His recounting of post-war Iraqi history -- which began with the high-handed regency of L. Paul Bremer and then the appointed Iraqi government of Ayad Allawi -- returns again and again to this point.

"The problems began when the U.S. declared an official occupation," he says. "We told the U.S. not to have an occupation, that it would be a disaster. ... We wanted the Iraqis to run their own affairs, but we were not trusted to do that. Two years ahead of time, we asked [the U.S.] for a 10,000 man multiethnic military police force of Iraqis to be trained ... We were refused."

Mr. Chalabi continues: "...We planned to ... disarm the soldiers and keep them in their barracks... We intended to pay them, and absorb them selectively into our ranks. We had good intelligence. We knew who was who. Look at it now. ... Do the allies get any useful intelligence?"

With such views, Mr. Chalabi quickly added parts of the Bush administration to his enemies on the antiwar left. Relations became so strained during the Bremer-era that on May 20, 2004, U.S. soldiers raided his offices in Baghdad. He was also accused of leaking intelligence to Iranian operatives... From Mr. Chalabi's side the accusation meets with a ready dismissal...

Mr. Chalabi remains unrepentant in his criticism of what he calls "elementary mistakes" by the U.S., which he believes would not have happened if Iraqis had run things from the start. "...When the president said 'Mission Accomplished' he should have followed through and handed civilian government over to Iraqis, as was originally agreed."

So much for the past. Does he think the "surge" will succeed? "Not if it's just a military action," he says. "It's intended as a political initiative backed by military force. It creates the opportunity for political initiatives to work but they must be pursued. ... But paradoxically, the overall political scene may not clarify while the U.S. is ... engaged... Only when they have to face each other directly will Iraqis make their deals."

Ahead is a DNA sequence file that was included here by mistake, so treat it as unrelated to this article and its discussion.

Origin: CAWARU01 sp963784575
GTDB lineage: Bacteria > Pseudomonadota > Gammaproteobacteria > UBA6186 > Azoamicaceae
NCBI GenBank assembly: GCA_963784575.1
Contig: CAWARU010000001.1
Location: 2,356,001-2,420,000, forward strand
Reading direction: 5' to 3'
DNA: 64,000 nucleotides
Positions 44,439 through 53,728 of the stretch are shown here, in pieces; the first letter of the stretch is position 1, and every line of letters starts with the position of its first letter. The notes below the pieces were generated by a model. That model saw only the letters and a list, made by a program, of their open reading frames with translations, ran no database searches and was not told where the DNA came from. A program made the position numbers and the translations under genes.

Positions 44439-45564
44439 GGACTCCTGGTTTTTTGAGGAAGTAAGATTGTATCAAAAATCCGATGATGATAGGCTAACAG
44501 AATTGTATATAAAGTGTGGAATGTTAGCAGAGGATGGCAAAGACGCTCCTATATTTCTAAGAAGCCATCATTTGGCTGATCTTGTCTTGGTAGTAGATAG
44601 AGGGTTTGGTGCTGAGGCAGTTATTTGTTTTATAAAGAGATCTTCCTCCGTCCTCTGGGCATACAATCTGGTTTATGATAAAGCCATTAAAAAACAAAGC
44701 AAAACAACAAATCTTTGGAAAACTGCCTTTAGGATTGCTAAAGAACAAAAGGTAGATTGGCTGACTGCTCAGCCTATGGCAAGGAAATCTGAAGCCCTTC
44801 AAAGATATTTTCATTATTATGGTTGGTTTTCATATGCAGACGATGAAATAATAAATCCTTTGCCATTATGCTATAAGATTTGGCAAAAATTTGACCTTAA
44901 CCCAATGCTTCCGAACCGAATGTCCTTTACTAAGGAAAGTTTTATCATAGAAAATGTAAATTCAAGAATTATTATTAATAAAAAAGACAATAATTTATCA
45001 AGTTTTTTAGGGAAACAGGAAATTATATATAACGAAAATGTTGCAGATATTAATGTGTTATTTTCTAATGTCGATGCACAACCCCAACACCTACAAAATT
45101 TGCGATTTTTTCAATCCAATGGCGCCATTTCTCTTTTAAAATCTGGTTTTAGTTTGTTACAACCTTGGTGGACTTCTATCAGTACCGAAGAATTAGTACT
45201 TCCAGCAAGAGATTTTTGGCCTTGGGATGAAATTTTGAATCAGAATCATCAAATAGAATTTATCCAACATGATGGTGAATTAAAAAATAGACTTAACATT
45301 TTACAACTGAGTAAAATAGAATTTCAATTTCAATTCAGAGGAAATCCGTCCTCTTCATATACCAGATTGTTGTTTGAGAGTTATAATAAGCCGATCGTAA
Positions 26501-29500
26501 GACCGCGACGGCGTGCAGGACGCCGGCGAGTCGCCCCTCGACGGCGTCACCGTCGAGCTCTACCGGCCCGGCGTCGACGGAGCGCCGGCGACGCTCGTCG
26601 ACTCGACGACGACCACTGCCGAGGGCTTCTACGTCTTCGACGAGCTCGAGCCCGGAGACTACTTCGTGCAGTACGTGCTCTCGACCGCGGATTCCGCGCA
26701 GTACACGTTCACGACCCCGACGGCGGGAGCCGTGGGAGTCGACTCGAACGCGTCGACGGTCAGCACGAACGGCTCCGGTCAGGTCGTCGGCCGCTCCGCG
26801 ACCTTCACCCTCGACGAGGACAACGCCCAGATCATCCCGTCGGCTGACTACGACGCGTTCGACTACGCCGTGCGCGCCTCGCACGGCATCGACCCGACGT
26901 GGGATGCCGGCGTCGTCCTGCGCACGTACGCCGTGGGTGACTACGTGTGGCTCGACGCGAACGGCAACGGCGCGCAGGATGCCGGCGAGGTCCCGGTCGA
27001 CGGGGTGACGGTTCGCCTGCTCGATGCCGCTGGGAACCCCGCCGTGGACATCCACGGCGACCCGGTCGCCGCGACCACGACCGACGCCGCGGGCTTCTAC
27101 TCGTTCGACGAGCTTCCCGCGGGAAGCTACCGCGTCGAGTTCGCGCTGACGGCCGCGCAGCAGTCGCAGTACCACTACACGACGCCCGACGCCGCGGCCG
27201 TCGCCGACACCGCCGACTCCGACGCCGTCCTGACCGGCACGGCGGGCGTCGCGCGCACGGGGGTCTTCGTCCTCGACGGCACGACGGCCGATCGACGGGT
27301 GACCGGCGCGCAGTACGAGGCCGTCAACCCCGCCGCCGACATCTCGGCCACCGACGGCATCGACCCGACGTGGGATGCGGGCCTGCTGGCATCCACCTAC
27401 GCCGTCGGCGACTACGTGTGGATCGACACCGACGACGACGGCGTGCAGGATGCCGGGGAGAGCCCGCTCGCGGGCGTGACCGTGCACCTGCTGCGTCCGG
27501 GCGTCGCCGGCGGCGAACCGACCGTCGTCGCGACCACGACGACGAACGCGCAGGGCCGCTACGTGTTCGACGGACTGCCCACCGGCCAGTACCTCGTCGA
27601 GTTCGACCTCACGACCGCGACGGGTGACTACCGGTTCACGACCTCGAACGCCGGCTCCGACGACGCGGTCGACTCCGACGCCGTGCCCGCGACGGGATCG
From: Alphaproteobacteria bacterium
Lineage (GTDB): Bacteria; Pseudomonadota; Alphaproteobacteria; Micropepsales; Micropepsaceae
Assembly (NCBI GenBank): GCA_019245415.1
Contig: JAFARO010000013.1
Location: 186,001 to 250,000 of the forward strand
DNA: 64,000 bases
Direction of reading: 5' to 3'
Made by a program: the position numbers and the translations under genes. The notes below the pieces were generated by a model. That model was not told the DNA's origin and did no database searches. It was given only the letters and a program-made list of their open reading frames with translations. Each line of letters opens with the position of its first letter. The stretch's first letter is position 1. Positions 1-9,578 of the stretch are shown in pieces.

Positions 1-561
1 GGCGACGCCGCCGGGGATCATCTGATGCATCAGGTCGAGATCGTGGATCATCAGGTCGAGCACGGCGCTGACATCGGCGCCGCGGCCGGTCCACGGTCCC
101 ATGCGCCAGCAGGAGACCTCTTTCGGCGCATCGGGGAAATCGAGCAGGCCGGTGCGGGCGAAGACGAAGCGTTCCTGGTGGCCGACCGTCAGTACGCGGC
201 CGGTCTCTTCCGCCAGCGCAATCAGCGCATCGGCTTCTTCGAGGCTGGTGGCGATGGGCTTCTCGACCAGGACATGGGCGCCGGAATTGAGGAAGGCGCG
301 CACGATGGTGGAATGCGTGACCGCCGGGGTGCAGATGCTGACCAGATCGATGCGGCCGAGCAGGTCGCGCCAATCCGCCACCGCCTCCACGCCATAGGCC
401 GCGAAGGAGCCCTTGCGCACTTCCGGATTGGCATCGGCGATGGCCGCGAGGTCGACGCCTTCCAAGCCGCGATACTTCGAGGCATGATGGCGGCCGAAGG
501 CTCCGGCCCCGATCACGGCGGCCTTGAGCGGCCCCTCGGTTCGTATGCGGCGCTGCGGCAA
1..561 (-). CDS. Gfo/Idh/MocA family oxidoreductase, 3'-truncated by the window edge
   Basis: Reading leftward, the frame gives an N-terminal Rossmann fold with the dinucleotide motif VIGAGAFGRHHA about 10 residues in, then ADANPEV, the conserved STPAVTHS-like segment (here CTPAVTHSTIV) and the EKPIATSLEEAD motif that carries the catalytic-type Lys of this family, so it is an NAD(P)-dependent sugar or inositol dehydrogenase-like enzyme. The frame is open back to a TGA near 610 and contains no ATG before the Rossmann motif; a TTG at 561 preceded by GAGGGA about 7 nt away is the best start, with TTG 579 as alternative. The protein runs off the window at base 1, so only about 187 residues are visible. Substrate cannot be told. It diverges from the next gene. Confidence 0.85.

Mr. Chalabi ...[thinks] that some beneficent outcome can still be shaped from the chaos, and that Iraq can gain stability even (or especially) without U.S. ballast. Doesn't he think, as most outside commentators do, that a U.S. withdrawal will create an all-out regional conflict, sucking in nearby countries? "I'd say it's possible but not probable. Look at everyone who works for me, from all sides of Iraqi society. People want peace. They want to go back to their homes. If the U.S. leaves, the present government will fall and there will be elections quickly." To Mr. Chalabi's thinking, this will improve things because Iraqis will choose their real leaders, and they will be accountable to the electorate for delivering peace and practical benefits such as electricity and water. ...